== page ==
Fever can be a side effect of this medication. Contact your care provider for a temperature of 100.4°F or 38°C or greater.
Decrease in Appetite
Nutrition is an important part of your care. Cancer treatment can affect your appetite and, in some cases, the side effects of treatment can make eating difficult. Ask your oncology care team about nutritional counseling services at your treatment center to help with food choices.
- Try to eat five or six small meals or snacks throughout the day, instead of 3 larger meals.
- If you are not eating enough, nutritional supplements may help.
- You may experience a metallic taste or find that food has no taste at all. You may dislike foods or beverages that you liked before receiving cancer treatment. These symptoms can last for several months or longer after treatment ends.
- Avoid any food that you think smells or tastes bad. If red meat is a problem, eat chicken, turkey, eggs, dairy products and fish without a strong smell. Sometimes cold food has less of an odor.
- Add extra flavor to meat or fish by marinating it in sweet juices, sweet and sour sauce or dressings. Use seasonings like basil, oregano or rosemary to add flavor. Bacon, ham and onion can add flavor to vegetables.
Dizziness & Confusion
In clinical trials with this medication, some patients experienced dizziness and confusion. Do not operate a vehicle or machinery until you know how this medication affects you. Do not combine this medication with other medications that can cause dizziness and confusion. Do not drink alcohol while taking this medication.
Peripheral Neuropathy (Numbness or Tingling in the Hands and/or Feet)
Peripheral neuropathy is a toxicity that affects the nerves. It causes numbness or a tingling feeling in the hands and/or feet, often in the pattern of a stocking or glove. This can get progressively worse with additional doses of the medication. In some people, the symptoms slowly resolve after the medication is stopped, but for some it never goes away completely. You should let oncology care team know if you experience numbness or tingling in the hands and/or feet, as they may need to adjust the doses of your medication.
Some patients may develop a rash, scaly skin, or red itchy bumps. Use an alcohol free moisturizer on your skin and lips; avoid moisturizers with perfumes or scents. Your oncology care team can recommend a topical medication if itching is bothersome. If your skin does crack or bleed, be sure to keep the area clean to avoid infection. Be sure to notify your oncology care team of any rash that develops, as this can be a reaction. They can give you more tips on caring for your skin.
Stevens Johnson Syndrome is a rare, but serious, allergic reaction that affects the skin and mucous membranes. It typically starts as a rash or painful blisters and can progress to serious damage to the skin and in some cases, death. It is important that you report any rash to your oncology care team immediately.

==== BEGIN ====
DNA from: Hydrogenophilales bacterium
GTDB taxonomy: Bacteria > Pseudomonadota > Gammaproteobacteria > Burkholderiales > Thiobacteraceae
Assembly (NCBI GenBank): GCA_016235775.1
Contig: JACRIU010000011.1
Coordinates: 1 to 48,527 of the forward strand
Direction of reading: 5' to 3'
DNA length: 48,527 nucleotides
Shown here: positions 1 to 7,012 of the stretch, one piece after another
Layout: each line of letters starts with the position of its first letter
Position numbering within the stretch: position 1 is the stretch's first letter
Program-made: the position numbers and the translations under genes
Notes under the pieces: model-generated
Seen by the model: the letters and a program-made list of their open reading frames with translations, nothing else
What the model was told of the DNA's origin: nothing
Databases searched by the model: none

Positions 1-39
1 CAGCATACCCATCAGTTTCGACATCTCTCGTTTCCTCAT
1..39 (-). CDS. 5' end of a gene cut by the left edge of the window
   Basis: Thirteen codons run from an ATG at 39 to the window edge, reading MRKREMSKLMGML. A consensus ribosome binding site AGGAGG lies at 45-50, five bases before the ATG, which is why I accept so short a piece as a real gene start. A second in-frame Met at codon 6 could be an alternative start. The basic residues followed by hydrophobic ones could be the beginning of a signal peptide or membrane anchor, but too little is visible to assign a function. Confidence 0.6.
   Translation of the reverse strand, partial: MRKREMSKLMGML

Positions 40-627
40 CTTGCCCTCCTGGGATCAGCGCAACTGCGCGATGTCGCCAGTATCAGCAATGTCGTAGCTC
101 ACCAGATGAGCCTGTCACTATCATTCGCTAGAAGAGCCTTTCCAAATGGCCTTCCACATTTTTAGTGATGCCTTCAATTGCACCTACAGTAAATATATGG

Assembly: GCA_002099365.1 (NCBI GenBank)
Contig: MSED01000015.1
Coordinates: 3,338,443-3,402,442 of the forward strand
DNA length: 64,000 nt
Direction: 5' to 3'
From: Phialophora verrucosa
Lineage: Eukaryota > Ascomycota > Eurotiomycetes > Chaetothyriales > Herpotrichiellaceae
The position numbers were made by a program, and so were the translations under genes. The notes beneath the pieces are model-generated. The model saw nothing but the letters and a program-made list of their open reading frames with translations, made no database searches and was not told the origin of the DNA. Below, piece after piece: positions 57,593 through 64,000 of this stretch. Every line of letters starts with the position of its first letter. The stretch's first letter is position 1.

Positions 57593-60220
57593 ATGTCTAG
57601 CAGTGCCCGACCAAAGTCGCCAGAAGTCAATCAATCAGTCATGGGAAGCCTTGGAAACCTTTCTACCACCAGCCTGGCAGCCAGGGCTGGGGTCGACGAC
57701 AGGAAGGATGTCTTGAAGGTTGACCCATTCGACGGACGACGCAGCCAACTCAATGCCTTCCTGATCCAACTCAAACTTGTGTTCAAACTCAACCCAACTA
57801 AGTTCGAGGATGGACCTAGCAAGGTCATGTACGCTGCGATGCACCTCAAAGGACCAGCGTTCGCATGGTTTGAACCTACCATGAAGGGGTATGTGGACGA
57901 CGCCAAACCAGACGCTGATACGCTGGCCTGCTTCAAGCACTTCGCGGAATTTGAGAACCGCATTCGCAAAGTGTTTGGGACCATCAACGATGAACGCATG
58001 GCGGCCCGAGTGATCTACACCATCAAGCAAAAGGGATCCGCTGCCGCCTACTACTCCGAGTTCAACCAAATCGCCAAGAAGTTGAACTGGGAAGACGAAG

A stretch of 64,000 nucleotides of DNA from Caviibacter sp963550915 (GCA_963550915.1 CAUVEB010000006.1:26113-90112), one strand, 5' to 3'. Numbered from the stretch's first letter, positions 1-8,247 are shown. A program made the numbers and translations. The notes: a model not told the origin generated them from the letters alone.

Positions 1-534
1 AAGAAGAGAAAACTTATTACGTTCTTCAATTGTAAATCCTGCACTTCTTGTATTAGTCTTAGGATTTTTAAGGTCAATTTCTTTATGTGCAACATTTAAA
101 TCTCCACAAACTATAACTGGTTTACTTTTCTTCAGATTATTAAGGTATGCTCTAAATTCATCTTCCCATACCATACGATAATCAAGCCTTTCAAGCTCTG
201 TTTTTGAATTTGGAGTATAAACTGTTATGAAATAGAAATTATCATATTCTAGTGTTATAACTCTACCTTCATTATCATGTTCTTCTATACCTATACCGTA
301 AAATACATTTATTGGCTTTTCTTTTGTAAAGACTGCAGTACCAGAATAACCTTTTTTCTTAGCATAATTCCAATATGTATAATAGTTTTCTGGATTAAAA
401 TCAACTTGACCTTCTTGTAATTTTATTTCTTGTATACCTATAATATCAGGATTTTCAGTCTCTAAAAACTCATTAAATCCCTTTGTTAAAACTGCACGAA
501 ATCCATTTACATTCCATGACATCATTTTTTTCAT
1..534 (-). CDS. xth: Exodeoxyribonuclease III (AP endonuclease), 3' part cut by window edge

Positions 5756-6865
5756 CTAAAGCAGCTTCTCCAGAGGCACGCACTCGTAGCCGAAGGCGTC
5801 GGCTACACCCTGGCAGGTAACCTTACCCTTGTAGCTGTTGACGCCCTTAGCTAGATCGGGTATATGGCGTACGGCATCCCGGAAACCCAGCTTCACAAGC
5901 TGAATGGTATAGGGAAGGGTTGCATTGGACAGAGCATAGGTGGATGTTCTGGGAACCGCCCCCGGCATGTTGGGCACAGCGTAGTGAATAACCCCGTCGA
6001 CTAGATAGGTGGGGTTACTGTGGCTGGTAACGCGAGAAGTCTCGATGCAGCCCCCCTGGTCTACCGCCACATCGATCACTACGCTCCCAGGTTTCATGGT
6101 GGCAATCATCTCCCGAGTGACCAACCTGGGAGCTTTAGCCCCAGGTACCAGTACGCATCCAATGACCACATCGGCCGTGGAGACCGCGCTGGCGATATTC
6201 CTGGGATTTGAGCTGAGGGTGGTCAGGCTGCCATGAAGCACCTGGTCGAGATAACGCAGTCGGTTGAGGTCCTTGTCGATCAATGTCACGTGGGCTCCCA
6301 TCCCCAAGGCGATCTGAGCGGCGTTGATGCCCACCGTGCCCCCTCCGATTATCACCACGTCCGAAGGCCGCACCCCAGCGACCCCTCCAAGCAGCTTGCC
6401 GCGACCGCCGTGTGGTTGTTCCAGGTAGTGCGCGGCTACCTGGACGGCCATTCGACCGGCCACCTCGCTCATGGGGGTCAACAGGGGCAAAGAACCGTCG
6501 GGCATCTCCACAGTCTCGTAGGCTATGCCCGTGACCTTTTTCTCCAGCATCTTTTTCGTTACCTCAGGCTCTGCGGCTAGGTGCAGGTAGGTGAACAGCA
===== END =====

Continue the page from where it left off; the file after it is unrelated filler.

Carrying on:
Less common, but important side effects can include:
- Secondary Malignancies: There is a low risk of developing leukemia or other type of cancer due to treatment with this medication, which can occur many years after treatment. This is most often associated with repeated treatments or high doses. Your oncology care team will provide instructions on how to best follow up and be monitored for this.
- Liver Toxicity: This medication can cause liver toxicity, which your oncology care team may monitor for using blood tests called liver function tests. Notify your healthcare provider if you notice yellowing of the skin or eyes, your urine appears dark or brown, or you have pain in your abdomen, as these can be signs of liver toxicity.
- Tumor Lysis Syndrome: If there are a large amount of tumor cells in your body prior to treatment, you are at risk for tumor lysis syndrome. This happens when the tumor cells die too quickly and their waste overwhelms the body. You may be given a medication (allopurinol) and IV fluids to help prevent this. If you experience nausea, vomiting, diarrhea or become lethargic (drowsy, sluggish), notify your oncology team right away. TLS can affect your kidney function. Your provider will monitor your kidney function with blood work. Notify your provider if you have little or no urine output.
As discussed above, exposure of an unborn child to this medication could cause birth defects, so you should not become pregnant or father a child while on this medication. Women should not become pregnant for four weeks prior to starting treatment, during treatment or for four weeks after treatment is complete. A woman should use two forms of birth control during this time period. Men should not father a child during treatment or for four weeks after treatment is complete. A man should use a condom during sexual contact during this time period even if he has had a vasectomy. Report pregnancy any suspected to your provider immediately. Do not breastfeed while taking this medication.
Blood & Sperm Donation
You should not donate blood for 1 month following taking this medication, as it could be given to a pregnant female. Men should not donate sperm during treatment with pomalidomide.